With a properly configured AC system, it’s possible to keep the humidity in your home at or below about 60% at all times, regardless of what the weather is like outside. Homeowners and HVAC professionals commonly aim for a target range of 30-50%. Those percentages will, of course, be lower in areas where humidity isn’t as much of an issue.
Is a Dehumidifier an Air Conditioner?
As you now know, air conditioners can help to control humidity. Logically, it seems like the reverse might also be true—that dehumidifiers may provide cooler air temperatures.
Unfortunately, this isn’t the case.
Dehumidifiers reduce the absolute humidity in the air, plain and simple. In other words, the two methods of air treatment are not entirely interchangeable.
That said, there is some degree of overlap between their respective functions.
What Is Dehumidification?
As you’ve no doubt surmised, dehumidification is the process of removing excess humidity from the environment.
Commercial dehumidifiers accomplish this by rapidly changing the temperature of the air that flows through the unit. The dehumidifier pulls in air that’s already at an optimal temperature. It quickly cools it down to “wring out” the moisture it contains before warming it back up and returning it into the room.
This series of actions doesn’t have any real effect on the room’s temperature. However, since ambient moisture levels are closely linked to perceived temperature, decreasing the humidity can make a room feel cooler.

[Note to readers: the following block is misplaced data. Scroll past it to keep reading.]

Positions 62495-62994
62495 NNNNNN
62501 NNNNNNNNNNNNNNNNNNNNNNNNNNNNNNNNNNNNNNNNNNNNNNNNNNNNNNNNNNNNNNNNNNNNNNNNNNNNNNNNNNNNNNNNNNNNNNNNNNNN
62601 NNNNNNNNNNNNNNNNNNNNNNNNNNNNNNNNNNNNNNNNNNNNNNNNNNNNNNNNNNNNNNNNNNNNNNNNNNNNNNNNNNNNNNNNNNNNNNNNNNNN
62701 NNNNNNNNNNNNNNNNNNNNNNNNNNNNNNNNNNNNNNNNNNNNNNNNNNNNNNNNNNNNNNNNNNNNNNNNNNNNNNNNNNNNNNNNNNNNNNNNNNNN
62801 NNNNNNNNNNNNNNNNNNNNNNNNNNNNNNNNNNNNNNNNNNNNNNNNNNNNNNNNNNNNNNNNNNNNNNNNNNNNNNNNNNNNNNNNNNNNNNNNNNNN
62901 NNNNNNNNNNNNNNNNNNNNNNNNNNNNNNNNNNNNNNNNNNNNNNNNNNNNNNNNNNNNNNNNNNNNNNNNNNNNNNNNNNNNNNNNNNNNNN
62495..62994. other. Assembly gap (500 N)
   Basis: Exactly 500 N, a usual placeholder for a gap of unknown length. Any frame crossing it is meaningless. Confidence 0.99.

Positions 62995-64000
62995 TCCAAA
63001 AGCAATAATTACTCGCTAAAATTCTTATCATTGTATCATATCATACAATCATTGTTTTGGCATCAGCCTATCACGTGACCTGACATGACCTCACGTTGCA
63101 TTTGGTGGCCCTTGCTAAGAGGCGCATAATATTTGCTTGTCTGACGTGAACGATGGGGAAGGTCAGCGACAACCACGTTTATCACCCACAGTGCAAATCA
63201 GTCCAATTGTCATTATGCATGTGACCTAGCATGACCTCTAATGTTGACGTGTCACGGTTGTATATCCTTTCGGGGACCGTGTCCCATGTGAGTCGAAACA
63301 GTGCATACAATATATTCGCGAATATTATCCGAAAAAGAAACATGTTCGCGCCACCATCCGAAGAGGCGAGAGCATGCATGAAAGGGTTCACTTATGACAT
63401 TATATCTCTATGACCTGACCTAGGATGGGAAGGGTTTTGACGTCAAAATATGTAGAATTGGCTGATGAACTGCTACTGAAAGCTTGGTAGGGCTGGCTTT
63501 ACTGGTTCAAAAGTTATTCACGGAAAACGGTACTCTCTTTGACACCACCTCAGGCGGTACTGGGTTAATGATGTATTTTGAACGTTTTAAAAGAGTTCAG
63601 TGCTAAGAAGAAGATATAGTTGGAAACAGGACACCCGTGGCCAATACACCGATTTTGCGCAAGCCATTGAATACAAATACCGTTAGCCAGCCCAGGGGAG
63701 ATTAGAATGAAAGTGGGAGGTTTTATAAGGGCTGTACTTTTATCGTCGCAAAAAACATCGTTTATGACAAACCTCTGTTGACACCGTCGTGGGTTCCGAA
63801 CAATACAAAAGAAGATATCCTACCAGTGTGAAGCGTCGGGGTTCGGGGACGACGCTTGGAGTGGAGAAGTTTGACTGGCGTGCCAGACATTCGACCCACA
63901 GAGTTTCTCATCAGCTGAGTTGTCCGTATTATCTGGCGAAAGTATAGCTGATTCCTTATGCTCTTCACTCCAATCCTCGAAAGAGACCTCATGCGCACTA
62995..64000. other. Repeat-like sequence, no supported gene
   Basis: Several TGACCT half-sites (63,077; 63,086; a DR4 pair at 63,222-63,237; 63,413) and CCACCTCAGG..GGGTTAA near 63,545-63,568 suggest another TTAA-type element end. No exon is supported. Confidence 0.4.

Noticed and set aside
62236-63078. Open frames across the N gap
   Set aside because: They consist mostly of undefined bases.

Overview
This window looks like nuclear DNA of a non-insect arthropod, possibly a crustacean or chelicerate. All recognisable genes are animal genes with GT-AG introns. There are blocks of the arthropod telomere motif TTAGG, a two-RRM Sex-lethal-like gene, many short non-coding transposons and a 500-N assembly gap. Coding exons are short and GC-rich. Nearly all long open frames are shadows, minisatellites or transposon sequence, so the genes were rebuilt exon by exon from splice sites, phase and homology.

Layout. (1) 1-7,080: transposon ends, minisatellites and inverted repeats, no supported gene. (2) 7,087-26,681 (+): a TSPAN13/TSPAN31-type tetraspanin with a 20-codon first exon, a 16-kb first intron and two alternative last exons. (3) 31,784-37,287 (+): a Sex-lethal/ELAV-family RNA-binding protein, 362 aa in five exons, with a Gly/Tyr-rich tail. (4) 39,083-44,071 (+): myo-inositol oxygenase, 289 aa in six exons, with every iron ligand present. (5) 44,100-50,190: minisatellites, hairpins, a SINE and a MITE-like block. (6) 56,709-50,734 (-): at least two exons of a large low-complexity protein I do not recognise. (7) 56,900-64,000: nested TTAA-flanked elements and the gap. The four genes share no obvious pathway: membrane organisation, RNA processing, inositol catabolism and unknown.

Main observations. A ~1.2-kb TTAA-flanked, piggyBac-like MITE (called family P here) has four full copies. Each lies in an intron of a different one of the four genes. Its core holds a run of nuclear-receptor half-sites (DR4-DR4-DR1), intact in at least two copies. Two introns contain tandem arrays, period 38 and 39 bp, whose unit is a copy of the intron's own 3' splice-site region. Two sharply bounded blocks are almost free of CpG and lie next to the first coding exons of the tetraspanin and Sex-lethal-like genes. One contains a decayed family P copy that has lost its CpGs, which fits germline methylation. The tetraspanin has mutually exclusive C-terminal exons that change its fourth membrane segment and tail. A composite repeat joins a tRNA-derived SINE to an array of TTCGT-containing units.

What Is the Difference Between a Dehumidifier and an Air Conditioner?
Dehumidifiers work very similarly to air conditioners. Both types of appliances rely on the same basic refrigeration principles and contain many of the same components. The critical difference lies in the way the air is cooled and condensed.
In a standard AC unit, air passes first through the evaporator coil, which cools it and draws out moisture, then through a separate condenser, where it’s recombined with refrigerant to keep the cooling cycle going.
In a dehumidifier, the evaporator and condenser are part of the same air path. This allows the unit to remove more moisture from the same amount of air. So much more that it fills a container that the user must empty at regular intervals.
In short, an air conditioner’s primary function is to cool warm air, and humidity control is just an advantageous side effect. On the other hand, a dehumidifier’s sole purpose is to take moisture out of the air, with no significant impact on its temperature.
What Does Dry Mode Mean on an Air Conditioner?
Many newer air conditioning systems include a “dry” mode among their list of features, but the function’s intended application is often a mystery to homeowners.
Dry mode is essentially an integrated dehumidifier. When selected, the AC’s fan and compressor run slower, encouraging more thorough moisture removal. No cooling occurs while the unit is in dry mode—it simply acts as a dehumidifier until you switch it over to another cycle.
If it isn’t too hot outside, setting your air conditioner to dry mode can be a great way to make yourself more comfortable while also shaving a few bucks off your monthly utility bill.
You can also follow up a normal cooling cycle with half an hour or so of dry mode to eliminate any lingering humidity the AC failed to filter out.